The criticism that he patronised the people in his plays is one that was frequently levelled at Leigh in those early years. His fans denied that, saying there was something glorious about the way he transmuted the minutiae of ordinary people's lives into great drama - not merely parroting the way they spoke but lifting their demotic language into a kind of poetry.

Leigh was born in an overwhelmingly working-class area of Manchester, the son of a doctor of Russian-Jewish descent. It was there in that middle-class household, he has recalled, that he first decided he wanted to be a film-maker.

"When I was about 12 my grandfather died. It was a very cold, snowy day in December 1955. We were in the house. It was full of mourners and these old guys staggered downstairs with this coffin.

"I remember thinking that this would make a great film. I then thought, 'That's what I want to do. I want to make films'." But when his father died in 1985, Leigh suffered a nervous collapse. For almost three years he hardly worked, staying at home looking after his two sons.

When he finally emerged he embarked on a new phase of his career, making a series of major feature films that were imbued with a softer version of his satiric vision. Life Is Sweet in 1990 was a study of a harassed mother and a bulimic daughter, played by Steadman and Jane Horrocks.

Then in 1993 came Naked, a deeply disturbing story of a misogynist rapist but one in which Leigh demonstrated a different kind of feel and relationship to his characters bringing out an empathetic insight into even this most despicable figure. The film, starring David Thewlis, won Leigh the Best Director Award at Cannes that year, in which he was also awarded an OBE.

But this new level of sympathy was most evident in Secrets and Lies, which in 1996 received five Oscar nominations with its story about a bemused young black woman who traces her biological mother and finds she is white.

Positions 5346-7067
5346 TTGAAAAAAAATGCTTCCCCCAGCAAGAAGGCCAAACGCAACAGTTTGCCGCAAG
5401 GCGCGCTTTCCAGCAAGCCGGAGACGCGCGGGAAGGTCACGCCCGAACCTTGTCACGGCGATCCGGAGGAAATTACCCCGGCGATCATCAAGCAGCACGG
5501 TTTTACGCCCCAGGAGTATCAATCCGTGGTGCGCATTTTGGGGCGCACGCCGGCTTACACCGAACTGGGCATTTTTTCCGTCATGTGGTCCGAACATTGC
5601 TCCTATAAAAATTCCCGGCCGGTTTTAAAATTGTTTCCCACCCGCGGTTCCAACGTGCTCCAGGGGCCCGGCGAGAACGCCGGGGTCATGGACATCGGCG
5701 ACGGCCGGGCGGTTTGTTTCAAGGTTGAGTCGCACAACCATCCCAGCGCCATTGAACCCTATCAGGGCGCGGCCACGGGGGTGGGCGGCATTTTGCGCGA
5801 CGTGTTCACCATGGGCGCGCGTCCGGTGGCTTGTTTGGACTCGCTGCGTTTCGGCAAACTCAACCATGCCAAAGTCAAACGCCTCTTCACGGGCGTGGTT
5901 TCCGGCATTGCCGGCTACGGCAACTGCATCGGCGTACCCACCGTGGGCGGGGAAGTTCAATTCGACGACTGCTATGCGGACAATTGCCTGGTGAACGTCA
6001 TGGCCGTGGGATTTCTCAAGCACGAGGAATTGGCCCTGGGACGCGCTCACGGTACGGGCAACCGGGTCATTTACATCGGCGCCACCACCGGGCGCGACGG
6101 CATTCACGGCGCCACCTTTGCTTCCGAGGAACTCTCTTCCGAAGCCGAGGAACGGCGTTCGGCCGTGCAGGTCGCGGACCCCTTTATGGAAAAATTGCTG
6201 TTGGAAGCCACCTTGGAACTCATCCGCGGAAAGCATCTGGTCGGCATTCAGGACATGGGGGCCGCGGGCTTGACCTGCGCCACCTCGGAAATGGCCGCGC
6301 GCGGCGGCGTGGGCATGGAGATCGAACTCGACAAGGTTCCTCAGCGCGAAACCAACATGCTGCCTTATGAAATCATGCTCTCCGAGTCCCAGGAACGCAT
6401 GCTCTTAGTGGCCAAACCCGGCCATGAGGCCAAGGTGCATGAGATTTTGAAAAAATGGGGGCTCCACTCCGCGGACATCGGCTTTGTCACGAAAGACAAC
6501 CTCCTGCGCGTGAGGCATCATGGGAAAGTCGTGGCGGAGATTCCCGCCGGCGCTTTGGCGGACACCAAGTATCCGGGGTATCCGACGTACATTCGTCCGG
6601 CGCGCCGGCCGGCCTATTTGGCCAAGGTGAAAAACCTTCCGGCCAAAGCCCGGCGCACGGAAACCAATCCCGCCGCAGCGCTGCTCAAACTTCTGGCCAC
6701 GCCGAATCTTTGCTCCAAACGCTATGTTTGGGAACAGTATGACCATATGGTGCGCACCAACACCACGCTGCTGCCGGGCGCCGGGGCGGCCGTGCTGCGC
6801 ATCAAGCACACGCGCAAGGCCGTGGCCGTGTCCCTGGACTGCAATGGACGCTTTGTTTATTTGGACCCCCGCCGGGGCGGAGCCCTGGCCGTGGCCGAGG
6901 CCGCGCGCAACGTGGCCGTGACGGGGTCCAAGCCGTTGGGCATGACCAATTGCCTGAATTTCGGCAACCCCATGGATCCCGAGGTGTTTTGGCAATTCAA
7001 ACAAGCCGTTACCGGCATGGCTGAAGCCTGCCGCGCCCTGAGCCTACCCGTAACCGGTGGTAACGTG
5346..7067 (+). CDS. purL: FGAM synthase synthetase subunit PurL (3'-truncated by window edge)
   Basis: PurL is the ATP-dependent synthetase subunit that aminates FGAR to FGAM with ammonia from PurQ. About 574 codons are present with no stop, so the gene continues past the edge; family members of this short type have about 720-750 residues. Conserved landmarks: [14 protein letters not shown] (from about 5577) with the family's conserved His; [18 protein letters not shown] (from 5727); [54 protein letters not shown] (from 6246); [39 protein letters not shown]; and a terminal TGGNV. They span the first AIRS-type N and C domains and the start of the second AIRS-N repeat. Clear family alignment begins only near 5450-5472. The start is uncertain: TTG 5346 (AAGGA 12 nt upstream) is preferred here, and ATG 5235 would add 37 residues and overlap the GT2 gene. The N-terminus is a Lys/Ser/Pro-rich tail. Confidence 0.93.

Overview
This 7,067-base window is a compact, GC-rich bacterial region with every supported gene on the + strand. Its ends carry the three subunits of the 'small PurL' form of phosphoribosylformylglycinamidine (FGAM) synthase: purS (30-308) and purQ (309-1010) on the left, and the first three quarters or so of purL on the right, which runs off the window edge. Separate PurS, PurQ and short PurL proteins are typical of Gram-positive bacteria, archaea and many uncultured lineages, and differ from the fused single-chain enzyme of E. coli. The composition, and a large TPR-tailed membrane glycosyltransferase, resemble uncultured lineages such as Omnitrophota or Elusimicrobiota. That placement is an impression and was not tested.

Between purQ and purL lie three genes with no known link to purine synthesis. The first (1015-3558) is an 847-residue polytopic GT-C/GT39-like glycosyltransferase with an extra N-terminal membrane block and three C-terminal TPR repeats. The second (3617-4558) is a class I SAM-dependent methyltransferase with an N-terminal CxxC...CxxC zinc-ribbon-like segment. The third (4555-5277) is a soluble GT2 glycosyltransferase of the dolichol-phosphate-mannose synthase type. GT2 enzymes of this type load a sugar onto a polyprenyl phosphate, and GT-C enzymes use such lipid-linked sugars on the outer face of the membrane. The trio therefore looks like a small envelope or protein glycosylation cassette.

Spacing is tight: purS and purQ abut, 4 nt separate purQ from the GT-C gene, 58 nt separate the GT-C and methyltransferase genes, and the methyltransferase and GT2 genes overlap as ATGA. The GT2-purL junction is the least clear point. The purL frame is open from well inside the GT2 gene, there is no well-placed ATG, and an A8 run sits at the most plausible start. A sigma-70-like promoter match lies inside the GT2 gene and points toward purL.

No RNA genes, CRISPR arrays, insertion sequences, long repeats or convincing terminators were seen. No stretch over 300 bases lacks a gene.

The story had all the bleak suburban embarrassment of Leigh's earlier work but with a radiance and inspiration that was somehow redemptive.

Leigh drew stunning performances from the two actresses, Brenda Blethyn and Marianne Jean-Baptiste, which won the film the Palme d'Or at Cannes.

After a sumptuous and decidedly non-sneering evocation of the world of Gilbert and Sullivan in Topsy-Turvy (1999), and a return to the bleak world of a London housing estate in All Or Nothing (2002), depicted with greater complexity and sympathy, Leigh - now arguably Britain's leading film-maker - produced what has been his most successful film to date. Vera Drake is the story of a middle-aged woman in 1950s Britain who spends her days taking care of her elderly mother and her sick neighbour - and who also helps local girls who are "in trouble" by inducing illegal abortions.

Once more the Leigh method was in evidence. Only Imelda Staunton, who took the lead role, was told in advance that the subject of the film was abortion. "In rehearsal," she says, "he doesn't tell you what everyone else is doing, or even what you're going to be doing".

None of cast playing Vera's family, nor Staunton herself, knew that Vera was to be arrested until the moment the actors playing the police knocked on the door of the house that they were using for rehearsals.

"Working with Mike was shocking, terrifying, exhilarating," says Staunton, who won the Best Actress award at the Baftas for her performance. "It was the best job of my life. It's rather like falling out of an aeroplane with no parachute."

Which is pretty much what the audience who have bought tickets for "The Play With No Name" at the National Theatre have paid up for.

What the professionals say

"There's a mixture of honesty, adhering to the rules of the game, and, at the end of the day, absolute cheek"

Timothy Spall

"Secrets and Lies was a great film, but his other films were just as good. That it reached a wider audience surprised me."

Brenda Blethyn

"He works so hard, and I think he expects other people to work hard. And in my book, that's enough."

Imelda Staunton

"There's something quite ordered, quite meticulous in the way Mike works ... I got an enormous buzz from that."

Lesley Manville

"[The process is] hugely stimulating and rewarding. You're involved in every creative moment.

Jim Broadbent

"I've wanted to work with Mike Leigh as long as I've wanted to act, and to get the chance is every actor's dream."

James Corden

"His films have what so many lack in this age of homogenised international product: utter specificity."

Sam Mendes

"In rehearsals and improvisation, you create with him a fictional world which gets richer and richer the longer you go on."

Phil Davis

"I wrote myself out of Life is Sweet. I've worked with Mike before - I know the trick."

David Thewlis